Life Cycle of a Public Charity - Applying to the IRS


Once an organization has been created under state law and begins to operate, it may want to be recognized as exempt under section 501(c)(3) of the Internal Revenue Code. In addition to exemption from federal income taxation, 501(c)(3) organizations may enjoy collateral benefits under the Internal Revenue Code, as well as under state or local income, property, sales, use or other tax provisions.

To apply for exemption, an organization should obtain and complete the required forms (exemption application and application for employer identification number) and submit them, along with the required user fee. If an organization will be represented by an attorney or other representative, it must also submit a power of attorney.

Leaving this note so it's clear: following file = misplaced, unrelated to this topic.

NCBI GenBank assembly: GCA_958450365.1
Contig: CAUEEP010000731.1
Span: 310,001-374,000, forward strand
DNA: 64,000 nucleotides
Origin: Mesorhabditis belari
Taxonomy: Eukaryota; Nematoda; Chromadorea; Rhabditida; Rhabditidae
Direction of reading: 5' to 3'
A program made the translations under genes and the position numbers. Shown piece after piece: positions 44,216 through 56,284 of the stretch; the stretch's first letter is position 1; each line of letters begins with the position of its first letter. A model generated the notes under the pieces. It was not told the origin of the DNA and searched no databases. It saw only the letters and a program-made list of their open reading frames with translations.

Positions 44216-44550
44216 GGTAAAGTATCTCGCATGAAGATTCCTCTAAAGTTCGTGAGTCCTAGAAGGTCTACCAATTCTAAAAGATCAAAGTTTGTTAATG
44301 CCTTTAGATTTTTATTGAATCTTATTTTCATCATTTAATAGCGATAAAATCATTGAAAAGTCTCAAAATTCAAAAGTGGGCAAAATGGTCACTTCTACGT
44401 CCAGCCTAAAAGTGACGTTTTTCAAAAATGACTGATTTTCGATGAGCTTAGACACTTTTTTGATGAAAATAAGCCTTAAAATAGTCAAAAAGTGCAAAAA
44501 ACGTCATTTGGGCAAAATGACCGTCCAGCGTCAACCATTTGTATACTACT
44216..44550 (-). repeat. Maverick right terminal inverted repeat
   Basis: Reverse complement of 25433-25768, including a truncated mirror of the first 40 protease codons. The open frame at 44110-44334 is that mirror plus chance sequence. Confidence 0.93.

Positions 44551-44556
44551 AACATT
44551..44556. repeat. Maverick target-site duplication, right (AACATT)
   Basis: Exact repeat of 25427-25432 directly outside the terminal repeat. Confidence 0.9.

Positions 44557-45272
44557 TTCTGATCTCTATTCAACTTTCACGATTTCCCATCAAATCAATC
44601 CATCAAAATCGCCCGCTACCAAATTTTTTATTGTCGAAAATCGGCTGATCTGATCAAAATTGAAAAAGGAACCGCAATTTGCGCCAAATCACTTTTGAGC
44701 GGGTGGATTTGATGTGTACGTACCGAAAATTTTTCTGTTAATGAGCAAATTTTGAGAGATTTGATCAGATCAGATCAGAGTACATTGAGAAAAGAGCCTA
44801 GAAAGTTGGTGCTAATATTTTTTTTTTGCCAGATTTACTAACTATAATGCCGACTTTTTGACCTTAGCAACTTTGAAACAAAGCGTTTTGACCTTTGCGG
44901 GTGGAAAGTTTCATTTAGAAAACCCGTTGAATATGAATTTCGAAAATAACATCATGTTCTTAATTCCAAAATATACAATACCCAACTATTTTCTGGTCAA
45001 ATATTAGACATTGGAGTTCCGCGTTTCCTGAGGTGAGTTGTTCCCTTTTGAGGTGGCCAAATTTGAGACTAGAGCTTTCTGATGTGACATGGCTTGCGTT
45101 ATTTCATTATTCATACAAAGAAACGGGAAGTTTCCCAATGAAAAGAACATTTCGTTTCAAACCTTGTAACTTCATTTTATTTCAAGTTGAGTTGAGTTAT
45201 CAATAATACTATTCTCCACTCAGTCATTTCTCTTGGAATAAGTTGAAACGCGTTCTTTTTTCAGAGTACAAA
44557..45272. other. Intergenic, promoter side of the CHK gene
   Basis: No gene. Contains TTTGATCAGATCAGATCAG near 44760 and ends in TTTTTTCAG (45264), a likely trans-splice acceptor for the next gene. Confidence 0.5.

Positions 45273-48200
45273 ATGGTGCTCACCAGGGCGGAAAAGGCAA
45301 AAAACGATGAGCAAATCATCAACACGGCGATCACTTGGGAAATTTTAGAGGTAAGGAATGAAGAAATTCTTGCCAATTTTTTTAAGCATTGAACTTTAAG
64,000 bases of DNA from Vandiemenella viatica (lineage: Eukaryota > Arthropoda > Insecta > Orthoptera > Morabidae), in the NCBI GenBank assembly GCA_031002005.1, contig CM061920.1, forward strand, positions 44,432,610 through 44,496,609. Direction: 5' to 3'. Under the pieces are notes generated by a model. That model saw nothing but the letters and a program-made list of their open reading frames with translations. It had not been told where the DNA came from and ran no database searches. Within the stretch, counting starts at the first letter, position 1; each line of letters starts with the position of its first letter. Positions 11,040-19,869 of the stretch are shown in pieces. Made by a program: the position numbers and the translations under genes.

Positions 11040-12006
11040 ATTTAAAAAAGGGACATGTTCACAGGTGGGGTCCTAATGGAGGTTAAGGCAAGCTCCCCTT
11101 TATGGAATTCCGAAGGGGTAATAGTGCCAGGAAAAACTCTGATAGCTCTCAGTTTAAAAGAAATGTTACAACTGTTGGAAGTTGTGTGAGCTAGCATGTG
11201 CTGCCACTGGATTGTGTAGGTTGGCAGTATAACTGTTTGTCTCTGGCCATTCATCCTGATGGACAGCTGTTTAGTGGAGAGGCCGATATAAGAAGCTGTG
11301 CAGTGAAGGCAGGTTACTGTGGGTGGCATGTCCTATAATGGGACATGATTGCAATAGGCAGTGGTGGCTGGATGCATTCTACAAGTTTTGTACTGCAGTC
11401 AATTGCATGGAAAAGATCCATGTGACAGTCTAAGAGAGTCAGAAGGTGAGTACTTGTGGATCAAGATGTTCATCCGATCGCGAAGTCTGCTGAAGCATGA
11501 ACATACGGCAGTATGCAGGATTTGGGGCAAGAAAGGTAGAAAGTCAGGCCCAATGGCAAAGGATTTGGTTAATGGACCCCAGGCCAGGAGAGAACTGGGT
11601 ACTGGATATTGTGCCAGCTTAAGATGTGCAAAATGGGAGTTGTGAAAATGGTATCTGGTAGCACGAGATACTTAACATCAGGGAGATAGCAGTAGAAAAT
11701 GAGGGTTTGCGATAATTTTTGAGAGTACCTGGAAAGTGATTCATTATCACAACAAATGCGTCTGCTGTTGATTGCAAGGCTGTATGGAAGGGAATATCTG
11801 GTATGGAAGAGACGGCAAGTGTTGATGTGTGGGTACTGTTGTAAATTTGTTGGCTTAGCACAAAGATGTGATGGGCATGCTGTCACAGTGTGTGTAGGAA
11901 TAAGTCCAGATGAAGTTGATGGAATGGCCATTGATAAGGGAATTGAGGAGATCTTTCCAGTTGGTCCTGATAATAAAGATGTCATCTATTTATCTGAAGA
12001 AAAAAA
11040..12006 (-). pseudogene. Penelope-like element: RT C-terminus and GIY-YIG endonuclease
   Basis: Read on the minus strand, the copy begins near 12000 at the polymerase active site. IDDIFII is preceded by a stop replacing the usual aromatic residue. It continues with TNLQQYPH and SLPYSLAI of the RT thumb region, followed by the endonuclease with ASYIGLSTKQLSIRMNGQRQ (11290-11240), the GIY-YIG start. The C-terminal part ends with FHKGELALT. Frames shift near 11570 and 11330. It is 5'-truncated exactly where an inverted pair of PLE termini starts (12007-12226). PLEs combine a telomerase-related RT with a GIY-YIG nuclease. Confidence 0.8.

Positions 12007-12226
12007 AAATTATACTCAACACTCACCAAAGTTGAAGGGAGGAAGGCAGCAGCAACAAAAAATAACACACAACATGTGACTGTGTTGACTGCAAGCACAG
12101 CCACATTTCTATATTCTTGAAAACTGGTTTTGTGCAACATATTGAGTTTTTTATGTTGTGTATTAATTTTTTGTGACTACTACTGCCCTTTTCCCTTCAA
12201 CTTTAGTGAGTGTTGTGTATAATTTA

Public disclosure requirements apply to exemption applications that the IRS approves. In addition, cases in which the IRS has issued a letter denying or revoking an organization's exempt status are subject to public disclosure under Internal Revenue Code section 6110.

Organizational leadership can learn more about this topic and the benefits, limitations and expectations of tax-exempt organizations by attending ten courses at the online Small to Mid-Size Tax Exempt Organization Workshop.

Additional Information

Return to Life Cycle of a Public Charity